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Votizen: The future of campaigning?

Votizen: The future of campaigning?

By Josh Furlong | Posted - Sep. 14, 2011 at 5:08 p.m.

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SALT LAKE CITY -- The future of grassroots campaigning may become a little easier with a new web service introduced Wednesday.

Unveiled at the TechCrunch Disrupt conference in San Francisco Wednesday, the Silicon Valley based company Votizen introduced the "Virtual Precinct Walk," a modern day door-to-door campaigning approach by using social networking websites to connect voters.

Previously, grassroots efforts involved a politician's supporters going door-to-door canvassing neighborhoods to encourage citizens to vote in an upcoming election. But with the amount of individuals now utilizing social networks like Facebook and Twitter on a daily basis, taking a candidate's grassroots efforts online seems to be the most logical step.

Votizen's new web program allows online volunteers to use social networking sites to spread the word about their chosen candidate using the several social connections available to them. Votizen said the messages are intended to rally support and to commit citizens to vote in an upcoming election. The program would also allow users to track whether supporters actually voted.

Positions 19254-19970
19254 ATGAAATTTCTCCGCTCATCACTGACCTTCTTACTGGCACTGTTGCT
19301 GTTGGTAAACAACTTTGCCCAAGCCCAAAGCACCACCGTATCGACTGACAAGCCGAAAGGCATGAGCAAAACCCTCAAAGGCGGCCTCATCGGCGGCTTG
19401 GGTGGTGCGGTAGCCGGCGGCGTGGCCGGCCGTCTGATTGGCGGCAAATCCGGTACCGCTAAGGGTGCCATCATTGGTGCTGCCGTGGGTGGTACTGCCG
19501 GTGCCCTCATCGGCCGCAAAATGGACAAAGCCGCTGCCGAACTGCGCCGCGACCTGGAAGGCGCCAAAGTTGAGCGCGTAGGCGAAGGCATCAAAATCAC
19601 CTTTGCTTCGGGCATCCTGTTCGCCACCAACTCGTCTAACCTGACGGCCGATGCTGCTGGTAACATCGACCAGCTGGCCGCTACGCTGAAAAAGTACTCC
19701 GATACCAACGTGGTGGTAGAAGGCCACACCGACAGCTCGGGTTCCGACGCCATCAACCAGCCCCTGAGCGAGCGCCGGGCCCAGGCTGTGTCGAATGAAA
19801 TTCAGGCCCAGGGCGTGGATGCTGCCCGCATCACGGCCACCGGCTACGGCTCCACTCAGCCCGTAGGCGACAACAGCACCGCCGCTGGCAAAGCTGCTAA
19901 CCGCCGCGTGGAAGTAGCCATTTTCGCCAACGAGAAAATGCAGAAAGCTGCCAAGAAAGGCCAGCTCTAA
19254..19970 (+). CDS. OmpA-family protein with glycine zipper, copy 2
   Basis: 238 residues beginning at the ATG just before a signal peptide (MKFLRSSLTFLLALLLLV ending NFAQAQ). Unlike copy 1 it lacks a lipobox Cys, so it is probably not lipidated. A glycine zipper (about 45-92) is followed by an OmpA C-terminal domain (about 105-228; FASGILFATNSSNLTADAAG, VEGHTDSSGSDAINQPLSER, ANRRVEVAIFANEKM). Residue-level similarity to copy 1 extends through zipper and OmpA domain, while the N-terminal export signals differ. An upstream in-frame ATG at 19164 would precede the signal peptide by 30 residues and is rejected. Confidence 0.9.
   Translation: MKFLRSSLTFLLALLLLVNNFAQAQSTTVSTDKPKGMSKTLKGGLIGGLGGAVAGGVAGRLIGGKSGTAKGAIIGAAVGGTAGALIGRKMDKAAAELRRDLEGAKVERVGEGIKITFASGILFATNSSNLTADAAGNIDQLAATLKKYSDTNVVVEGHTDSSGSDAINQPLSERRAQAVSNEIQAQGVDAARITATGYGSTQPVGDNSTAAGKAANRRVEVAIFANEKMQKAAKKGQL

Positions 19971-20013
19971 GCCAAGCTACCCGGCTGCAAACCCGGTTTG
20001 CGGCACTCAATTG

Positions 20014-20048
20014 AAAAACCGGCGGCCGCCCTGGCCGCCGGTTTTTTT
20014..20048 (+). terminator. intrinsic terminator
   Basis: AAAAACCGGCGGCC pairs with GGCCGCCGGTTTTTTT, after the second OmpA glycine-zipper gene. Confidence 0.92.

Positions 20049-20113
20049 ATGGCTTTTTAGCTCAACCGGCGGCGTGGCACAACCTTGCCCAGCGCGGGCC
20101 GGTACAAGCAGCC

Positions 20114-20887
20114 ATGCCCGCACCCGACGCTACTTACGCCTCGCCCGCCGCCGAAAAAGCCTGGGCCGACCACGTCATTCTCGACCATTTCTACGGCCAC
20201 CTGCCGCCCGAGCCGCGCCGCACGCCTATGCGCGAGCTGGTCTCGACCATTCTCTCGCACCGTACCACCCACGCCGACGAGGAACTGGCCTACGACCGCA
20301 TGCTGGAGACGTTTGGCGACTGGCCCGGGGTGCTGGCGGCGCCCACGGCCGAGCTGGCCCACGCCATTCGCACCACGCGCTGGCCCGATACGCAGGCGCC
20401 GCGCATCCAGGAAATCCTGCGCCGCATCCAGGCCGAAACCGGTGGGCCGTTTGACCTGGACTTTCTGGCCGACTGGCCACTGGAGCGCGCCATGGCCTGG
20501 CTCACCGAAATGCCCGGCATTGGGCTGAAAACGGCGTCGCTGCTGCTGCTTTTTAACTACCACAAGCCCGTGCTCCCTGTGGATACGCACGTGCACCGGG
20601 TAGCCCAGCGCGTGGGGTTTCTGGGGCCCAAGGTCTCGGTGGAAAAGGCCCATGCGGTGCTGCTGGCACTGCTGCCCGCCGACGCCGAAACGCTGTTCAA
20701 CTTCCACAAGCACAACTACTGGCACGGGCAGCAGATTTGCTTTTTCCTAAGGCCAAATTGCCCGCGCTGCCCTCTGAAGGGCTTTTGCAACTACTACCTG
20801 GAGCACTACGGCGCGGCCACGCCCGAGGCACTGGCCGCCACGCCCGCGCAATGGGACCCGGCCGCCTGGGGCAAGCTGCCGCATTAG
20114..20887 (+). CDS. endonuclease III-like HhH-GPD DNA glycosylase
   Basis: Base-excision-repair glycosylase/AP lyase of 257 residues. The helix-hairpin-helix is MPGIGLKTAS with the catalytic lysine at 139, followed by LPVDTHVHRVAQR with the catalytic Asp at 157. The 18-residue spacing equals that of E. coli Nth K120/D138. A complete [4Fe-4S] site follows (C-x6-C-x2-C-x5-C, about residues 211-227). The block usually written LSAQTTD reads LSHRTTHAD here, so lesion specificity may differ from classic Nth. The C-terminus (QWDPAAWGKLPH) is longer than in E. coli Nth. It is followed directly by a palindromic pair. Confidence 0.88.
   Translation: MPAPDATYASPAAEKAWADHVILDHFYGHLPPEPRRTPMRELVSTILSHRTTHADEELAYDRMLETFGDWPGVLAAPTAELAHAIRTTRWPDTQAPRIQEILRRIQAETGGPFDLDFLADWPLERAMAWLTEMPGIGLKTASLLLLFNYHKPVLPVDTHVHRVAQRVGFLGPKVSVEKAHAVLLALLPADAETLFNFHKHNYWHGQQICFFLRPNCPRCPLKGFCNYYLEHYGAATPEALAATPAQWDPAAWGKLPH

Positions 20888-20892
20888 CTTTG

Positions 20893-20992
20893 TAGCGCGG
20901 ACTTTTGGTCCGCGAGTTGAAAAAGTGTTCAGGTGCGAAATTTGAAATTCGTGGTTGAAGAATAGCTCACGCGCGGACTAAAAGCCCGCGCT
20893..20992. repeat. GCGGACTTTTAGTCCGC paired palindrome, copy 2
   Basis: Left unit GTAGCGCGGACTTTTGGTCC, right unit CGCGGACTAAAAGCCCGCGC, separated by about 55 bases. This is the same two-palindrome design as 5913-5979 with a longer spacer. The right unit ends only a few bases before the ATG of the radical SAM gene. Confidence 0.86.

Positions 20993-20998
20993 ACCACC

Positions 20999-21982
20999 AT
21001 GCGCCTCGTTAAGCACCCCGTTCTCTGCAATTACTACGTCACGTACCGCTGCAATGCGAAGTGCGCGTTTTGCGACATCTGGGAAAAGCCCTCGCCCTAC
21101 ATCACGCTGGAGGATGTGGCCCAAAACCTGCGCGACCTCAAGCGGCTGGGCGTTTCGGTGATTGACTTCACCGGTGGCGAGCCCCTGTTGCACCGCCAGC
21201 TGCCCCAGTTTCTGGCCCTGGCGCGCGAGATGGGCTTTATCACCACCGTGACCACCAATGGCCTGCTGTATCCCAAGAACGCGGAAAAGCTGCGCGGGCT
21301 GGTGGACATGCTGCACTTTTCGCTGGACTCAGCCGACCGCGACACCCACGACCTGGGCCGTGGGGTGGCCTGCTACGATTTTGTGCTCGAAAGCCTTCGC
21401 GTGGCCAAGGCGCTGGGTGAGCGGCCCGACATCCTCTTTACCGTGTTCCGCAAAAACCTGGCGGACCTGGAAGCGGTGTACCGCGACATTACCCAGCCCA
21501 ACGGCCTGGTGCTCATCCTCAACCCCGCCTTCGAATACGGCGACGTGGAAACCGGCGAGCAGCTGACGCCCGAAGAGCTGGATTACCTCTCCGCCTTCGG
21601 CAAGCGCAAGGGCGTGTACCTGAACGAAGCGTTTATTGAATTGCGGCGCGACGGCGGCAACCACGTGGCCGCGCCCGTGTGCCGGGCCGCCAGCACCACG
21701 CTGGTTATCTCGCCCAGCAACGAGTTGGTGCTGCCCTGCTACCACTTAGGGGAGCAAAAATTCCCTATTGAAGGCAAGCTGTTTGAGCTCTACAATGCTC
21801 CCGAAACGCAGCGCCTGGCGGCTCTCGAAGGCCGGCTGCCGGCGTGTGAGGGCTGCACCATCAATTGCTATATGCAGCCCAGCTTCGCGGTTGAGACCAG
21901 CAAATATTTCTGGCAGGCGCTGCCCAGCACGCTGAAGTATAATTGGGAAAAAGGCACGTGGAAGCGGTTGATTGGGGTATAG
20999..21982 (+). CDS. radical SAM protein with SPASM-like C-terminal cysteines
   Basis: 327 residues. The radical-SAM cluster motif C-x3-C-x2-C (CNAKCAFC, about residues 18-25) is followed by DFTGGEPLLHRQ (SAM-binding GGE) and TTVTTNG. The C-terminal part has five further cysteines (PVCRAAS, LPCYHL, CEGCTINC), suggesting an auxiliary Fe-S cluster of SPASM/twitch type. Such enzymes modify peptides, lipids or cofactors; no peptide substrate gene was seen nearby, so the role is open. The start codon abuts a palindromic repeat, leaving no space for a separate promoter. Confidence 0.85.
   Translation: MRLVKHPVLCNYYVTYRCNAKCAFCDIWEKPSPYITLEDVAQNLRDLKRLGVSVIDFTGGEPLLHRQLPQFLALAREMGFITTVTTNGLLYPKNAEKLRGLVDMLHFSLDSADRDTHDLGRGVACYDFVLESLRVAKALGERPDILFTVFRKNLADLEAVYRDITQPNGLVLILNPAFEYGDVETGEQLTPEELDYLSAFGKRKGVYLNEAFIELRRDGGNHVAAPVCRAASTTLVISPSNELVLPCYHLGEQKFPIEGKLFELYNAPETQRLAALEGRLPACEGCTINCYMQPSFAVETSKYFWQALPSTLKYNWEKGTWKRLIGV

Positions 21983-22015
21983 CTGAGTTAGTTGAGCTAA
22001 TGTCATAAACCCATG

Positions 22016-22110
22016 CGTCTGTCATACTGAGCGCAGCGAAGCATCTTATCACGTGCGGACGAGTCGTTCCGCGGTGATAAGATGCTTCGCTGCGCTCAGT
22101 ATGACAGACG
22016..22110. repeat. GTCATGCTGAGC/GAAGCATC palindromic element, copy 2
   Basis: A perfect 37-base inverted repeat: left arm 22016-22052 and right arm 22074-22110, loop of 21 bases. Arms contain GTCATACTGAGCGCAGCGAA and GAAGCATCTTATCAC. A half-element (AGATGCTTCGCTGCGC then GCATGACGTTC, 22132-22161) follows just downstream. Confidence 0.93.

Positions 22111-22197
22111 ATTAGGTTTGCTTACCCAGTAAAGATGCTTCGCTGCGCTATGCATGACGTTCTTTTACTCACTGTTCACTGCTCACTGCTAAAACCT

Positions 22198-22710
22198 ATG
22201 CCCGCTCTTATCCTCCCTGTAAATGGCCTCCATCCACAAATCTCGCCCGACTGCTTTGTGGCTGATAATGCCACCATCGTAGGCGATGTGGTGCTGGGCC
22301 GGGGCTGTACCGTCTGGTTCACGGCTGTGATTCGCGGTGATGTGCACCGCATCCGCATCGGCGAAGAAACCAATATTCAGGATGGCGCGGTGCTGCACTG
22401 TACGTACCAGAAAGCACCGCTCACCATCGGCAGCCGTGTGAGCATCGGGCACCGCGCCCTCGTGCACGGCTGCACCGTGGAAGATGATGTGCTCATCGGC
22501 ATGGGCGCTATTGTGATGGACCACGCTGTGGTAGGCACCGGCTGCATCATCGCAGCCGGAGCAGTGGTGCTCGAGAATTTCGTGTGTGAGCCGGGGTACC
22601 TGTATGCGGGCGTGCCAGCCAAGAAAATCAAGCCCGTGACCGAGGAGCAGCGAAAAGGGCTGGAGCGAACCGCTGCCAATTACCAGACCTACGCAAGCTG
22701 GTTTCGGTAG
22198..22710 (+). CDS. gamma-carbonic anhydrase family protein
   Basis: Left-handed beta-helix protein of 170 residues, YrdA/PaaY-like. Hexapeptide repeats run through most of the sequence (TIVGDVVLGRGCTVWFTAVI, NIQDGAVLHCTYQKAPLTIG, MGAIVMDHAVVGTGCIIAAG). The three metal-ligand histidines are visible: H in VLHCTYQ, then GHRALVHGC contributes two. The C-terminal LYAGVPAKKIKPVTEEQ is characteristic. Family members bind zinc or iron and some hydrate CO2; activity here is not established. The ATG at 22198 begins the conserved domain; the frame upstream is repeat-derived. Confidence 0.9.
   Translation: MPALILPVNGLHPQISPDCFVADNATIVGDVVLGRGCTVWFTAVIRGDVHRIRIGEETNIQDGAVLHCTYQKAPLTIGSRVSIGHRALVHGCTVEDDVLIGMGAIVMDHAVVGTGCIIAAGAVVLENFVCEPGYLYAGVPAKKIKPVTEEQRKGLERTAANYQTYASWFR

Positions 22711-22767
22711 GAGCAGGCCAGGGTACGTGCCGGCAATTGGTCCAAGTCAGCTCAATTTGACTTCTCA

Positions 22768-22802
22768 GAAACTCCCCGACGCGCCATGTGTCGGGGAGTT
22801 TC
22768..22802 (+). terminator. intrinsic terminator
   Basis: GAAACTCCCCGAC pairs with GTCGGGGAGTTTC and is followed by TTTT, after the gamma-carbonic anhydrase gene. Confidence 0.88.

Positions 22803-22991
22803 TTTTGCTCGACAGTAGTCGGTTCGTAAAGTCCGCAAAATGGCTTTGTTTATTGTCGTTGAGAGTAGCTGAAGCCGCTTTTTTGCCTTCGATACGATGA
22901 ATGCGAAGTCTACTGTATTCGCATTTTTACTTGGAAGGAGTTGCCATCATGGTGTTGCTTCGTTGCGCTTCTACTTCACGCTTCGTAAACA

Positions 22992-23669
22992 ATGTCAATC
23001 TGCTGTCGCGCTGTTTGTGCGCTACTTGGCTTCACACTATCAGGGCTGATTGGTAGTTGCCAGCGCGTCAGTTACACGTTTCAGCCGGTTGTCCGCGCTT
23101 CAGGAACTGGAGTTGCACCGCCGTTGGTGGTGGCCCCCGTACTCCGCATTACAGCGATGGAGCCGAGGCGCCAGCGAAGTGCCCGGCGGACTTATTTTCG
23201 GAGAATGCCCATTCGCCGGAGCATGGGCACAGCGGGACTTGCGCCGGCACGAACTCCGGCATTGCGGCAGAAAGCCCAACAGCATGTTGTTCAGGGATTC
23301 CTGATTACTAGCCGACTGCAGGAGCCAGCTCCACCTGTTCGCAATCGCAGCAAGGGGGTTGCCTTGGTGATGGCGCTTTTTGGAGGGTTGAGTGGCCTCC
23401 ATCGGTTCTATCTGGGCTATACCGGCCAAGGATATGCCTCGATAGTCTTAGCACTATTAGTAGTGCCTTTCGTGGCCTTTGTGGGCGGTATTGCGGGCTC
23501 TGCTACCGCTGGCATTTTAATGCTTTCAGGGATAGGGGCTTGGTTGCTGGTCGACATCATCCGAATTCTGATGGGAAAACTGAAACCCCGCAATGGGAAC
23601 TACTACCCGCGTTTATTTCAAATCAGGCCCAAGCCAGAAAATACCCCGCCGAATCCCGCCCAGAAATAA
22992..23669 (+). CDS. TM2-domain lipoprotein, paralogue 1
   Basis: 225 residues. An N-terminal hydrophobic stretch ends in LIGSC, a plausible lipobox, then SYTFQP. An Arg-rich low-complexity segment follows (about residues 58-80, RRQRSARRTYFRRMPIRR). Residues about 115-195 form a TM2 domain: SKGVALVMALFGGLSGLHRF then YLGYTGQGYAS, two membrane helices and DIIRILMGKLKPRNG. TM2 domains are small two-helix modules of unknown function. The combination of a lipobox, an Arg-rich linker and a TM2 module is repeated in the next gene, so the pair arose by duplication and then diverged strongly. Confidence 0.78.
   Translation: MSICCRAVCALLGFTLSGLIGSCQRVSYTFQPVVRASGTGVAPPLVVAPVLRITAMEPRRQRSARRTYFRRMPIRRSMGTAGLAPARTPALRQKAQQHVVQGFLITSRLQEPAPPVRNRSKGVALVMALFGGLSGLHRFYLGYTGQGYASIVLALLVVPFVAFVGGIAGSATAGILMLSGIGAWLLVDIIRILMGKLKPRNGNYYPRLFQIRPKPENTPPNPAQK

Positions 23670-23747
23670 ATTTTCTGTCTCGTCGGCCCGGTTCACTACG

Those interested in joining the online service are asked to declare a candidate they intend to endorse, with Votizen verifying the user as a registered voter. If the voter intends to help a candidate's campaigning efforts, Votizen assigns them as a "precinct captain" and searches the users Facebook and Twitter account for names to petition.

Friends are then asked a simple question: Will you pledge to vote for (specific candidate)? Individuals interested in joining the online effort have the option to petition their friends as well, thus creating a web of quasi- door- to-door grassroots efforts, reaching millions in quicker and more efficient way.

Votizen said the service will also allow users to update their voting record, learn about the different candidates and issues, and write letters to their representatives. The company hopes to have the system ready for local, state and national campaigns by the end of the year, which could play a prominent role in the upcoming presidential race.

Social networking played a major role in the 2008 presidential campaigns, with President Barack Obama leading the way, attracting a massive following of online support. But as the technology continues to spread to other campaigns, what role social networks will play is still uncertain. It is quite possible that Votizen's new program may be the deciding factor in the way candidates utilize grassroots efforts in the future.

Votizen said it hopes to release an update to the program in the near future, with SMS messages as its main means of contact.


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Josh Furlong


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